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schematic

simulate this circuit – Schematic created using CircuitLab

I've been working on a similar project as this but with a HoneyWell alarm system. I've managed to lower the voltage from the 12V or so down to 3v (approx) using a resistor bridge. I now have the leads from the bridge plugged into the GPIO pins on the raspberry pi. I'm reading the pin input via Pi4J and it seems to give me a HIGH and LOW respectively for the 2 pins. This value does not change even if there is an event that occurs in the alarm panel(opening doors etc). Can anyone tell me how to read the data and clk inputs correctly?

Notes:In the circuit diagram below the voltage source is pretty much the data and the clock lines coming out from the Alarm Panel. I'm feeding the GPIO pin of the pi with a jumper wire to the end of the R1 resistor. I had to use a bunch of 1k and another 300Ohm resistor because I didn't have a 3300K resistor in my small kit. The clock and data lines are both being downgraded to a 3v input line by passing through this circuit (2 circuits on a bread board). The model of the Alarm panel is a Honeywell Vista 20p. Circuit Diagram of the panel attached below.I'm feeding the pi with the wires attached to PIN 6 and 7 as shown in the circuit.

[HoneyWell Alarm panel circuit diagram]

The following image is of the wires connected to the breadboard.The breadboard is then connected to the pi via a cable ( not sure what the cable is called). cables from alarm panel connected to a breadboard

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  • \$\begingroup\$ Welcome to StackExchange, vineets. There is an easy-to-use schematic tool on the editor toolbar and if you draw that part of your circuit rather than describe it you are more likely to attract interest in your question and generate some good answers. Also, can you clarify how you're reading the pin input? (On one hand you say 'it seems to give me a HIGH and LOW' and on the other 'This value does not change'.) Where are you reading - on a multimeter or in the code? \$\endgroup\$ – Transistor Jan 5 '16 at 18:15
  • \$\begingroup\$ What you need is a logic level shifter, resistors won't cut the deal. \$\endgroup\$ – ammar.cma Jan 5 '16 at 18:31
  • \$\begingroup\$ @transistor When measuring with a multi meter the voltage on the data and clock wires of the alarm panel fluctuates between 2-3V approx. This is plugged into GPIO 18 and 23 of the Raspberry Pi. I'm using Pi4j (GpioPinDigitalInput class) to read whether the input is high or low and it always seems to be high for one and low for the other. These values do not seem to change with the fluctuating voltage on these wires when measured by the multi meter. These wires emerge from the leads which hook up to the keypads etc on the alarm system. I can attach pics and circuit diagrams if the need be. \$\endgroup\$ – vineets Jan 5 '16 at 18:49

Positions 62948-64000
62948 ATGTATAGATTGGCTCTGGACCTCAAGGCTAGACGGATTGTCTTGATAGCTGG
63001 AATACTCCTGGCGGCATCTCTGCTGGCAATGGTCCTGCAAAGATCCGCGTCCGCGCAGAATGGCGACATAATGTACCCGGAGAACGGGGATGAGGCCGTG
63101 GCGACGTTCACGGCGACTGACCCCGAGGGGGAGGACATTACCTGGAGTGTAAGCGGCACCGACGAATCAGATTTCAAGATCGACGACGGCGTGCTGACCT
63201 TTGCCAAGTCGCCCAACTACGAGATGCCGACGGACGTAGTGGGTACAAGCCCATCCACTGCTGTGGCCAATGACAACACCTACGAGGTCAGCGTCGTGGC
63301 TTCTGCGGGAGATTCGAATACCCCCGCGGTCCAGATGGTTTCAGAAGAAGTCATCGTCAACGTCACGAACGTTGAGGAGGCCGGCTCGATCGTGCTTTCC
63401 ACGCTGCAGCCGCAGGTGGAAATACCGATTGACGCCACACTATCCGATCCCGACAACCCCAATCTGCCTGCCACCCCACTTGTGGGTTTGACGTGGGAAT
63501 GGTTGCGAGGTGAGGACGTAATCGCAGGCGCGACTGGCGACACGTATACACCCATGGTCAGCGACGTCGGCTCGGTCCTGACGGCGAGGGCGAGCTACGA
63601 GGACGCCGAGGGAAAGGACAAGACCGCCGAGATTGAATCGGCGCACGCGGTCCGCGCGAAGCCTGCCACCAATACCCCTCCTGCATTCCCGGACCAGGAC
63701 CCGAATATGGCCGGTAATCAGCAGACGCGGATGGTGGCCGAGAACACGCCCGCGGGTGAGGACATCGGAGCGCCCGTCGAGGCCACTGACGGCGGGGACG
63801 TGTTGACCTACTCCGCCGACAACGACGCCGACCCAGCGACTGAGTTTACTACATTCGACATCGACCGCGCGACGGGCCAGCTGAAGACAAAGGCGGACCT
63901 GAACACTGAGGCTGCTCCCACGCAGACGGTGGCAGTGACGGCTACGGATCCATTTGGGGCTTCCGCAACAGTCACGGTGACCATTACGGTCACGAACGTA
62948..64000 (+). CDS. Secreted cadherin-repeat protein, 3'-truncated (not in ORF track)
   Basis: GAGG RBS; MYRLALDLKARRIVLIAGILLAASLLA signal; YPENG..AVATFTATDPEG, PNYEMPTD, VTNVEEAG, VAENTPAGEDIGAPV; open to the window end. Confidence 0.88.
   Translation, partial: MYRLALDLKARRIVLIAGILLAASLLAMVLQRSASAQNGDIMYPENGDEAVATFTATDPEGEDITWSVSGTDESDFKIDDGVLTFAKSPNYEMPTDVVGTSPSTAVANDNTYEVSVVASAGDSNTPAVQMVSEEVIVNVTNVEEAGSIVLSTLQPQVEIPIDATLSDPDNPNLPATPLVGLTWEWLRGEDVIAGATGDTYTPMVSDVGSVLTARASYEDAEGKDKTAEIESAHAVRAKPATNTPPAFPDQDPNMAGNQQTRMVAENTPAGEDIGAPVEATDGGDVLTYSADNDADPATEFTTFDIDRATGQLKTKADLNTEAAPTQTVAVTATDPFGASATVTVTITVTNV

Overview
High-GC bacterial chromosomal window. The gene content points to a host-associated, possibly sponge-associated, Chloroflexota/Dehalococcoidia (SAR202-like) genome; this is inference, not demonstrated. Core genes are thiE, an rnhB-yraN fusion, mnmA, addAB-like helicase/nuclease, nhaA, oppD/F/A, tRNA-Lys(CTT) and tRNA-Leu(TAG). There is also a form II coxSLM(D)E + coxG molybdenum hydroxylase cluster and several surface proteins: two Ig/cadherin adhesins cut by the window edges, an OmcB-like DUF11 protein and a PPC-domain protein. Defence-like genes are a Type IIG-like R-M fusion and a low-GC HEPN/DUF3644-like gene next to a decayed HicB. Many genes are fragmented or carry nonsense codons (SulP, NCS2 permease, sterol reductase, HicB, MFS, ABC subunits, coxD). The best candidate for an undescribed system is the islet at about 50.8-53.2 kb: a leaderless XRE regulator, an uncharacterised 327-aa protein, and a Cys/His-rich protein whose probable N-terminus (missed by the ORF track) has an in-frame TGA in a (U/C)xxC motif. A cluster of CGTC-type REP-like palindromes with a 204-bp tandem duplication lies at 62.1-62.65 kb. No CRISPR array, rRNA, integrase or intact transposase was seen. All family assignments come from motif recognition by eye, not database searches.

• \$\begingroup\$ Reading a pulse train with a multimeter is only going to give an average reading so you won't be able to tell what max and min voltages are. Schematics and photos always help. Put all this additional info into your question rather than comments as that way readers can find all the relevant information there. (This becomes more important the more answers you get.) \$\endgroup\$ – Transistor Jan 5 '16 at 19:17
  • \$\begingroup\$ check that the inputs work for sensing the voltage ranges you want to sense. \$\endgroup\$ – Jasen Jan 5 '16 at 22:04
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Using a resistor divider for this is probably a bad idea, for a few reasons: ground isolation, electromagnetic compatibility, and whether the 12V output (and I'm assuming it's a 12V output from the alarm system that you're trying to monitor from the Pi) even has a full push-pull topology.

My first guess as to why you always see a 1 is that the 12V output may only a pull-up transistor and no pull-down, so the input pin will just float high. Or you've chosen the resistor values poorly, or a whole bunch of other possibilities.

The usual approach (unless the data rate is really high, like a Mbit or more) is to use an opto-isolator. That should get you a clean, isolated, level-shifted signal that can be directly observed by the Pi - you'll need to google ("opto-isolator input pi" or similar) a schematic but there are plenty to choose from.

The second issue is that if those two lines are clock+data outputs from the alarm, you are going to struggle to interpret them on the Pi as GPIO because you just cannot read them fast enough, with no gaps, to ensure that you get every bit. You would need to connect them to a dedicated I2C or SPI peripheral (whichever is appropriate for the actual signaling protocol coming from the alarm), configured as slave, in order to interpret the bit-stream in realtime without the linux scheduler getting in your way.

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  • \$\begingroup\$ I'm going to give the opto isolator a shot and let you know if it works for me. I've added more info to the original post in case you have more suggestions for me. thanks! \$\endgroup\$ – vineets Jan 6 '16 at 15:32

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